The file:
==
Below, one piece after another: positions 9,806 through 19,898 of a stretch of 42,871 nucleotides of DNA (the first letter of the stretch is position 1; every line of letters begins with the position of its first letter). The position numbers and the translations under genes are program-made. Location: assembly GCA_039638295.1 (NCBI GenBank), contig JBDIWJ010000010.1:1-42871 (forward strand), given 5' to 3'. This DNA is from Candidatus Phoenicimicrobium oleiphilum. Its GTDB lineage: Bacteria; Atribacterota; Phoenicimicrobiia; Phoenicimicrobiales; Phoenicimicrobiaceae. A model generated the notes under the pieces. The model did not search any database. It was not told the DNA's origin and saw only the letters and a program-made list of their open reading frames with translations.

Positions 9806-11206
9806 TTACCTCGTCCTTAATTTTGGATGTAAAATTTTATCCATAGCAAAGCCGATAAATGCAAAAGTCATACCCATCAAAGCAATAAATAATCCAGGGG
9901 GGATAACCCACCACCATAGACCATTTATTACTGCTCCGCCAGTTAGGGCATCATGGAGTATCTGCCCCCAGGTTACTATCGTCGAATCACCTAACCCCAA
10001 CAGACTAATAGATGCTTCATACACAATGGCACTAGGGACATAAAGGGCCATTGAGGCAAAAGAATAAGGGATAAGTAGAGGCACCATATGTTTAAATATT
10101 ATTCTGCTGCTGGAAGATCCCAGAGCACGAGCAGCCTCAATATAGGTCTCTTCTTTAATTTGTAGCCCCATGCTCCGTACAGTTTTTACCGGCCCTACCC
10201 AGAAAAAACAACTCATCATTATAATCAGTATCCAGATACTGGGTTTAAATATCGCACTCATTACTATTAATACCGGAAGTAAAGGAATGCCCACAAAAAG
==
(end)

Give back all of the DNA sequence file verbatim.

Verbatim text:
Below, one piece after another: positions 9,806 through 19,898 of a stretch of 42,871 nucleotides of DNA (the first letter of the stretch is position 1; every line of letters begins with the position of its first letter). The position numbers and the translations under genes are program-made. Location: assembly GCA_039638295.1 (NCBI GenBank), contig JBDIWJ010000010.1:1-42871 (forward strand), given 5' to 3'. This DNA is from Candidatus Phoenicimicrobium oleiphilum. Its GTDB lineage: Bacteria; Atribacterota; Phoenicimicrobiia; Phoenicimicrobiales; Phoenicimicrobiaceae. A model generated the notes under the pieces. The model did not search any database. It was not told the DNA's origin and saw only the letters and a program-made list of their open reading frames with translations.

Positions 9806-11206
9806 TTACCTCGTCCTTAATTTTGGATGTAAAATTTTATCCATAGCAAAGCCGATAAATGCAAAAGTCATACCCATCAAAGCAATAAATAATCCAGGGG
9901 GGATAACCCACCACCATAGACCATTTATTACTGCTCCGCCAGTTAGGGCATCATGGAGTATCTGCCCCCAGGTTACTATCGTCGAATCACCTAACCCCAA
10001 CAGACTAATAGATGCTTCATACACAATGGCACTAGGGACATAAAGGGCCATTGAGGCAAAAGAATAAGGGATAAGTAGAGGCACCATATGTTTAAATATT
10101 ATTCTGCTGCTGGAAGATCCCAGAGCACGAGCAGCCTCAATATAGGTCTCTTCTTTAATTTGTAGCCCCATGCTCCGTACAGTTTTTACCGGCCCTACCC
10201 AGAAAAAACAACTCATCATTATAATCAGTATCCAGATACTGGGTTTAAATATCGCACTCATTACTATTAATACCGGAAGTAAAGGAATGCCCACAAAAAG